A recently passed federal law brings significant changes to how Americans invest for retirement and access retirement assets. On Dec. 20, 2019, President Trump signed the Setting Every Community Up for Retirement Enhancement (SECURE) Act into law. The SECURE Act represents some of the most substantial changes to retirement planning in years and took effect Jan. 1, 2020.
Matt Teich, CFA, CFP®, Partner & Managing Director with Cresset, shares three key aspects of the SECURE Act that are of interest to affluent and high-net-worth individuals:
Stretch Provisions for Non-Spouse IRA Beneficiaries Limited to 10 Years
Perhaps the most significant aspect of the SECURE Act is a change in how long non-spouse individual retirement account (IRA) beneficiaries have to take distributions. Previously, a child or other non-spouse IRA beneficiary could take distributions over that person’s expected life time – potentially several decades for a younger beneficiary. The SECURE Act now limits that time frame to 10 years after the death date of the original IRA holder. Distributions can take place at any point during that period, but must be exhausted by the end of the 10 years.
“This is not great news for beneficiaries, particularly younger people, since they will lose out on potentially decades of tax-deferral, and the taxes on distributions will be due sooner and in relatively larger amounts,” Teich explains. “Additionally, any IRAs with a trust named as a beneficiary should be revisited, as those could be negatively impacted by the new rules.”
Required Minimum Distribution (RMD) Age Rises to 72
With the SECURE Act, the age at which RMDs from IRA accounts must be taken increases from 70.5 to 72 years. That change provides investors without an immediate need for income to remain invested, while delaying the tax impact of taking distributions. It is worth noting that Qualified Charitable Distributions (QCDs) can still take place at age 70.5, allowing people to give up to $100,000 in IRA assets directly to qualifying charities. As before, a QCD can help manage someone’s taxable income for the year, while potentially lowering future RMD amounts. That in turn can mean a lower tax hit.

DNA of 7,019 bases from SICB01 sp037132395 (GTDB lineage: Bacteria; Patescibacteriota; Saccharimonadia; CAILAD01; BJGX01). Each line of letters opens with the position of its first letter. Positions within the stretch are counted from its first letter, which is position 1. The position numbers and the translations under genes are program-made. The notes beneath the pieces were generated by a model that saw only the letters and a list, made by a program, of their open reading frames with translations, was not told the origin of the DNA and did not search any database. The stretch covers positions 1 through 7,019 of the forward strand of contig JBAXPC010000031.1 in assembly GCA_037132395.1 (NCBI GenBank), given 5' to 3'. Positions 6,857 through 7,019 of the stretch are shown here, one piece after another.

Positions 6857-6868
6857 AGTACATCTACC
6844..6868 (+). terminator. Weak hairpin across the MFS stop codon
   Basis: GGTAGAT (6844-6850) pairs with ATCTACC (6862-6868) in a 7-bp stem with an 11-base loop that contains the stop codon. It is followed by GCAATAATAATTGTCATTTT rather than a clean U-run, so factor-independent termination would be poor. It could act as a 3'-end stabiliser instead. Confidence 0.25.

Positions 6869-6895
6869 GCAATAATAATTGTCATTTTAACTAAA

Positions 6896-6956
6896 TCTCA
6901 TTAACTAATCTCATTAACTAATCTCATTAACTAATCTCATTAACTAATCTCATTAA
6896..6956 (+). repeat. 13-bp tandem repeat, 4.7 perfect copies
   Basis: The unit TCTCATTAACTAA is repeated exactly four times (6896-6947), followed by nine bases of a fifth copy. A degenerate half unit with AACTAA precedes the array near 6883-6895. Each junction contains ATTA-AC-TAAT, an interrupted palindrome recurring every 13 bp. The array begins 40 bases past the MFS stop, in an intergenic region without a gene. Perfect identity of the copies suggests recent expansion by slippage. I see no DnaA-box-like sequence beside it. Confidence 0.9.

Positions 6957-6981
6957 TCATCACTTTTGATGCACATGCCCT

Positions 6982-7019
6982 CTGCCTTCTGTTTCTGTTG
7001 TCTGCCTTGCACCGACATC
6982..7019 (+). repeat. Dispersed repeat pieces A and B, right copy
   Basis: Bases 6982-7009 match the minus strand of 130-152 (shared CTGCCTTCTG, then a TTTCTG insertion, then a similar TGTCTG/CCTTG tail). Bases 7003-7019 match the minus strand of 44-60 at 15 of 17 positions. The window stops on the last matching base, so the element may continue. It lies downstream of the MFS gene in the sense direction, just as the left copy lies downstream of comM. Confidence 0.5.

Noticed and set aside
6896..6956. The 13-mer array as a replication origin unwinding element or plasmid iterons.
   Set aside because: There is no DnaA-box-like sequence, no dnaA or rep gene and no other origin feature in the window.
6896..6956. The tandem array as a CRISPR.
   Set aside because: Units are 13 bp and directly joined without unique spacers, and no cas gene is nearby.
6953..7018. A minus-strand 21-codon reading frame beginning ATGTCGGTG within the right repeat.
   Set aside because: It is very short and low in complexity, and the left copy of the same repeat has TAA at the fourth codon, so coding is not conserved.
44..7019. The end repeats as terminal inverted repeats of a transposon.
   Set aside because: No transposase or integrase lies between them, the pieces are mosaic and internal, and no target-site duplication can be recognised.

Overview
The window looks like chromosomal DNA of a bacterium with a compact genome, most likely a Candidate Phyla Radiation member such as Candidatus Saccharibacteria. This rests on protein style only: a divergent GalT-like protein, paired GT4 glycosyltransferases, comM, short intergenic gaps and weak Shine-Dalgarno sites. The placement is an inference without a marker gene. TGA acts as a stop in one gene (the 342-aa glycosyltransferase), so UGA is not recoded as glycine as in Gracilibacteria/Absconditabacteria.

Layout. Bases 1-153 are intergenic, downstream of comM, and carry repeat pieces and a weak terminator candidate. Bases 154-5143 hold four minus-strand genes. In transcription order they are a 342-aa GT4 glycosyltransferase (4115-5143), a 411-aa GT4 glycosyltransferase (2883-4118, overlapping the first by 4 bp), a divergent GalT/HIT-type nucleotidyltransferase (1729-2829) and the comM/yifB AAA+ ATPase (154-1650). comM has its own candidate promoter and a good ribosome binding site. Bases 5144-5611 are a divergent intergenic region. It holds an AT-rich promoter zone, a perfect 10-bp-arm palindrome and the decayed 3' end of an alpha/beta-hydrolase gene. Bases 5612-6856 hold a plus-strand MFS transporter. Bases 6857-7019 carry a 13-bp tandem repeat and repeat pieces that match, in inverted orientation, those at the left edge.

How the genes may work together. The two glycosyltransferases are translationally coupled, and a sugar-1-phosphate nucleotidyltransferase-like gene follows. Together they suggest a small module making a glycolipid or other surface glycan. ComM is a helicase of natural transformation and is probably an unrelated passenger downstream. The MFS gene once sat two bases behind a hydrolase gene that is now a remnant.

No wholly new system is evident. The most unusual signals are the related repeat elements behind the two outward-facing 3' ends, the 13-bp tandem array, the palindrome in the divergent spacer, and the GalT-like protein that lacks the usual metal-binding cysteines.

In addition, the SECURE Act repeals the age restriction on contributions to traditional IRAs. Beginning in 2020 and beyond, people who are working can make contributions after reaching age 70½.
“Kiddie Tax” Reverts Back
While not specifically related to retirement planning, the SECURE Act also reverts the “kiddie tax” back to what it was prior to the Tax Cuts and Jobs Act of 2017. For children with unearned income, such as from invested assets, they will once again be taxed at their parents’ top marginal tax rate. As part of the Tax Cuts and Jobs Act of 2017, that tax rate had changed to align with trust tax brackets.
“What makes this change so significant is the enormous difference in tax rates between trusts and individuals. The marginal tax rate for married couples filing jointly in 2020 doesn’t hit the highest level of 37 percent until income exceeds approximately $622,000. For trusts, that 37 percent tax rate occurs at a mere $12,950. That’s a huge difference,” Teich says.
Regardless of one’s level of wealth, Teich recommends revisiting beneficiary designations. Particularly for those who are approaching retirement, now is the time to meet with financial advisors to explore the potential ramifications of the SECURE Act.